Let's debate the merits (not the constitutionality) of campaign finance reform

Whenever we debate campaign finance reform in this forum, it seems we always spend most of our time debating whether it’s forbidden by the First Amendment. For purposes of this thread, let’s ignore that and focus on the more basic question of whether it’s a good idea. If it is, it might be worth amending the Constitution for. Let us also ignore the questions of what exact campaign finance measures should be used, and whether they could be made to work. This thread is for discussing whether there actually is a problem here that requires solving.

From The Next American Nation, by Michael Lind (The Free Press, 1995), pp. 256-259 (from before the McCain-Feingold Bill, but I don’t think the picture has changed all that much since it passed):

I say we need to change this system, however we do it, to make it impossible – not merely difficult but impossible – for anybody to influence the outcome of an election by spending money on it. This is a good and necessary thing because:

  1. Under our present system of campaign financing, the rich and the corporations have disproportionate influence (“disproportionate” meaning, out of proportion with their numbers) over our election processes – over who can be taken seriously as a potential candidate to start with, and who gets nominated, and who gets elected.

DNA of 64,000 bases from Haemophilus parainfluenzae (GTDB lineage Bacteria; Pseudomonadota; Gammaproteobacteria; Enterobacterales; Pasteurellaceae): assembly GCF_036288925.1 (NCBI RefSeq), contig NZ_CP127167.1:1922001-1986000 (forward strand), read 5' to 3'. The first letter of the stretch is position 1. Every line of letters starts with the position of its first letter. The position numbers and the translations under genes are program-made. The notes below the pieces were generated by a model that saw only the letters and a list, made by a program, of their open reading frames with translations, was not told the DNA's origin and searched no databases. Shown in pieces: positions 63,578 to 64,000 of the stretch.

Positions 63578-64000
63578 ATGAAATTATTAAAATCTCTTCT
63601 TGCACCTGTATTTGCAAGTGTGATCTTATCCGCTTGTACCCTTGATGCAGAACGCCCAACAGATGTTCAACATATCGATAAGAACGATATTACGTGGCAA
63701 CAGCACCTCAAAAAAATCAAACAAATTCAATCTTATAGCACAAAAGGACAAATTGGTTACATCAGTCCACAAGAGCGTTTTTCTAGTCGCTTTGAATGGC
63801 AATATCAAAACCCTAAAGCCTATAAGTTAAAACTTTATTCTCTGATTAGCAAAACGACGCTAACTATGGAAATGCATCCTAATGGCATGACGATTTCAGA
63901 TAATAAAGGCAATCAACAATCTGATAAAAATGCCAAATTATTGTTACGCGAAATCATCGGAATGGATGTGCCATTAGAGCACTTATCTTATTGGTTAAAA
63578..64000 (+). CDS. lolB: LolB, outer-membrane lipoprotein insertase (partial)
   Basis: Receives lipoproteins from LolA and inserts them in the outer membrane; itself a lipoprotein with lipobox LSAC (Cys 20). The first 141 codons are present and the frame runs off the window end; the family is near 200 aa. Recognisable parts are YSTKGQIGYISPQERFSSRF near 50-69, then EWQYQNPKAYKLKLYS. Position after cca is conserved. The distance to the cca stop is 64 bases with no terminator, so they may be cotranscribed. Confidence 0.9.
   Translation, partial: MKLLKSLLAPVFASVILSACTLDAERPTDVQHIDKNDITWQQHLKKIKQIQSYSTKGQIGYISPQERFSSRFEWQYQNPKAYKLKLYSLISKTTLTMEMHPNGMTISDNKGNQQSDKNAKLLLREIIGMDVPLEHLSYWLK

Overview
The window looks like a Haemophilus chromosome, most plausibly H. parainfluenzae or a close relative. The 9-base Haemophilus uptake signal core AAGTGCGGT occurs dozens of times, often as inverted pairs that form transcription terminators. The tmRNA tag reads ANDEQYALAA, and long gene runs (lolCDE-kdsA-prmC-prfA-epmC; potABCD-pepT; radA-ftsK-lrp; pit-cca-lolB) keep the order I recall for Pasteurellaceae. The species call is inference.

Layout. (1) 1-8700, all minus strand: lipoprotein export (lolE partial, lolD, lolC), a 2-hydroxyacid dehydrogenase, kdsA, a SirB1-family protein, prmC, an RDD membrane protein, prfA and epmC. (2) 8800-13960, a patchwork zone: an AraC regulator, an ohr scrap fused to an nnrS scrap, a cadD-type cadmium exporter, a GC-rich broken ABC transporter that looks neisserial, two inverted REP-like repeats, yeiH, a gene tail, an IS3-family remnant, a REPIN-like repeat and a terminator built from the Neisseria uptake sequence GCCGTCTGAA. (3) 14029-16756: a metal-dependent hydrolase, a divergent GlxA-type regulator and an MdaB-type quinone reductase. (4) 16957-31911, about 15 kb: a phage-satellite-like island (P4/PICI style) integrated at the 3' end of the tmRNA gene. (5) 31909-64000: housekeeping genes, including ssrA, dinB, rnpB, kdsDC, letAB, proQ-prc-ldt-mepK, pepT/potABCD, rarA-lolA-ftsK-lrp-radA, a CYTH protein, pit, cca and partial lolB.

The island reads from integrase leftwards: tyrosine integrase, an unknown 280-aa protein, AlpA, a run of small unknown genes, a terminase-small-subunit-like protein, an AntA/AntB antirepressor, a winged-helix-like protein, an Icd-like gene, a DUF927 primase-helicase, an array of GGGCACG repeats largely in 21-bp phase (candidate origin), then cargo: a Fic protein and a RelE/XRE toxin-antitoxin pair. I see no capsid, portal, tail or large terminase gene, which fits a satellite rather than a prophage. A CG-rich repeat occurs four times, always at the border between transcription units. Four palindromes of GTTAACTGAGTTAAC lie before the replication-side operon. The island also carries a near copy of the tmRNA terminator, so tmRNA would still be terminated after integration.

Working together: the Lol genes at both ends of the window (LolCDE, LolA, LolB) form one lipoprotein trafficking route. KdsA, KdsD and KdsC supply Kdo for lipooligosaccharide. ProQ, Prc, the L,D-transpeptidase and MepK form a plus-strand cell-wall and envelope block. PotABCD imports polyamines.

2. The above is a Very Bad Thing, in and of itself. It’s plutocracy, not democracy. Elections are the most important – for most of us the only – way we have to make the government serve the will of the people, which is what democracy is all about. And as it stands, the rich have more influence over the rest of us in deciding who will be making important public decisions, and they will naturally favor those who can be counted on to favor the interests of the rich even when those conflict with the interests of the majority. (And yes, it is possible for the interests of the rich to conflict with the interests of the majority. If you dispute that point we’ll need to start a whole new thread just to discuss that.)

  3. Our present system also gives the rich and corporations disproportionate influence over what officials do once they are in office – because once elected they owe their donors a favor, and because they will be needing more favors in the future. There’s always another election coming up.

  4. The above is a Very Bad Thing, for the same reasons given in point 3, but squared and cubed.

Now, does anybody seriously dispute any of these four points? For instance, do you see some positive value in letting the rich call the shots?

CFR is bad because it’s like the war on drugs. You just ain’t gonna win.